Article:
Accelerator aims to turn high-tech ideas into businesses

Johns Hopkins has just unveiled FastForward, a groundbreaking business accelerator that promises to spark cutting-edge technology companies and then keep them in the city to bolster the local economy.

The university's Whiting School of Engineering launched FastForward to help turn the best ideas born on Johns Hopkins campuses into moneymaking ventures. The university's first accelerator is located in the historic Stieff Silver Building near the Homewood campus. Four fledgling companies have already moved into the building, and another four are expected to join them over the next six months. At capacity the facility will hold 16 companies.

"Given the interest we're already seeing, we're really onto something here," says FastForward's director, John Fini, who also oversees the Homewood Office of Intellectual Property and Technology Commercialization. "It's already growing very, very fast. And that says something about Johns Hopkins' entrepreneurial spirit."

FastForward equips startups with rent-deferred office space in the Stieff Silver Building, where they have access to a shared laboratory with top-of-the-line equipment and a machine shop to construct prototypes. Even more critically, the accelerator's team of business experts helps academics, perhaps more comfortable in a lab, navigate the intricacies of launching a business. The startups' participants will receive coaching for everything from writing a business plan to applying for patents to finding potential investors.

"It's very difficult for a single faculty member to work through this themselves," Fini says. "We're here to help in every way possible to make sure that a company is a success."

As the name FastForward implies, these companies are expected to get off the ground quickly. The startups can stay in the accelerator for no longer than two years.

Inventions being refined through FastForward include technology for detecting single strands of DNA, cancer-testing kits, and a computerized probe that greatly simplifies ultrasound-guided biopsies.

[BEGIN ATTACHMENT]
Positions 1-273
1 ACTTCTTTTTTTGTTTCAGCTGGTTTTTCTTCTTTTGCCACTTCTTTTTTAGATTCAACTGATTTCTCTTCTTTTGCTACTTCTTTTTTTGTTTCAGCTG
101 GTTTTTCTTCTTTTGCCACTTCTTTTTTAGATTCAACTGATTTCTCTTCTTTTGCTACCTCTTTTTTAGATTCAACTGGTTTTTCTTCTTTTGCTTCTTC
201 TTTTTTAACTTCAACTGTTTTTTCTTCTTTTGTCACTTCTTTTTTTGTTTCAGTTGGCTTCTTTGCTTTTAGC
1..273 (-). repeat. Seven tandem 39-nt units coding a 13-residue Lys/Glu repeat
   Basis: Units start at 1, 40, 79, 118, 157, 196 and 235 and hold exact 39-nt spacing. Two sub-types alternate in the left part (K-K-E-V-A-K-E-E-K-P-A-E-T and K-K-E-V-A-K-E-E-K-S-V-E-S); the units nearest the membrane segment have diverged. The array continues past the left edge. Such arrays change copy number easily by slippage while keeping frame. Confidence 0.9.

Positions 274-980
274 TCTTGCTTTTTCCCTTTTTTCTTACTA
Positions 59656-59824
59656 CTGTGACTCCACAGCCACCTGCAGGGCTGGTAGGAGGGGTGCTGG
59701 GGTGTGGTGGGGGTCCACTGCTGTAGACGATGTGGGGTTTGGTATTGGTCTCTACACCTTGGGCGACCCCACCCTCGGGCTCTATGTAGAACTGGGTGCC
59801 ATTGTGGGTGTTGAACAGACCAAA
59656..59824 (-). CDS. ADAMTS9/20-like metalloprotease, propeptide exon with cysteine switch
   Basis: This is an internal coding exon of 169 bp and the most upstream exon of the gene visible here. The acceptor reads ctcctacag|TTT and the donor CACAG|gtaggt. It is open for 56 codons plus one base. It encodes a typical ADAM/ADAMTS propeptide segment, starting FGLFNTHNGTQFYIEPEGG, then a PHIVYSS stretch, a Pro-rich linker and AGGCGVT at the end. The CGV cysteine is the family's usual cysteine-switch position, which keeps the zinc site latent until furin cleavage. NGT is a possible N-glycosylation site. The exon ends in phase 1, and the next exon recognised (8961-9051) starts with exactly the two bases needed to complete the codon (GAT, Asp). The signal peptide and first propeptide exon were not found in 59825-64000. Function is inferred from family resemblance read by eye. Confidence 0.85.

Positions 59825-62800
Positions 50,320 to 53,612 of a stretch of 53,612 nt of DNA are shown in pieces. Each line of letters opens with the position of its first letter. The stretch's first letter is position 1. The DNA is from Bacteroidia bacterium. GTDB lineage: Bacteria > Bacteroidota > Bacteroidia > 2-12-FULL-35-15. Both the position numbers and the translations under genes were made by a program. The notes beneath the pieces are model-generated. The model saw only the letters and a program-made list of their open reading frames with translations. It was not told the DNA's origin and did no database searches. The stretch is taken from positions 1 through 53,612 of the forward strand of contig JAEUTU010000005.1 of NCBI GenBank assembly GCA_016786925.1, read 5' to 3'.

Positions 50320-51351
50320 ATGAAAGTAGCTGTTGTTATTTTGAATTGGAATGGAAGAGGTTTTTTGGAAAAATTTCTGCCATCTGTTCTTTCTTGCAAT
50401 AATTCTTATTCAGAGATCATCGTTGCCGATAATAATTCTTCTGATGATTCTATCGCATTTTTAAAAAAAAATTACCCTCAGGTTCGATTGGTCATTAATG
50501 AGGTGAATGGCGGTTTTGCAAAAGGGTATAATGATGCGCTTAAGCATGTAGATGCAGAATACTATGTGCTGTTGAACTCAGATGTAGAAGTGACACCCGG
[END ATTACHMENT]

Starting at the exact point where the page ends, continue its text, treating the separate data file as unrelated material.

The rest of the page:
Gregory D. Hager, chair of the Whiting School's Department of Computer Science, is developing the ultrasound tool with two of his postdoctoral students. They call themselves Clear Guide Medical and expect their device to hit the market early next year. In June, the startup won a Maryland Incubator Company of the Year award.

Of Clear Guide's five-person staff, two moved to Baltimore for their jobs. Hager knows the accelerator will help recruit even more top researchers to Johns Hopkins, and keep them in Baltimore.

"It does add a bit of magnetic pull," he says.

Starting this fall, Johns Hopkins will also offer a series of classes to help students understand the fundamentals of business, whether they are considering launching a startup or merely want preparation for the business world. The Center for Leadership Education in the Whiting School is developing the courses. Experts from the center will conduct workshops in the accelerator and offer the tenants one-on-one coaching.

"The launch of FastForward ushers in a new era for the Whiting School," says Nicholas P. Jones, the Benjamin T. Rome Dean of the school. "We are looking forward to working with our local community and business partners to get our promising technologies out to the marketplace as quickly and efficiently as possible. It is our hope that this technology accelerator will help spur economic development, not just in the city of Baltimore but across the entire region."

A grand opening celebration was held on June 27 at the accelerator, 810 Wyman Park Drive, for business leaders and potential investors to meet FastForward's leadership team, tour the facility, and get a taste of the innovation already under way.

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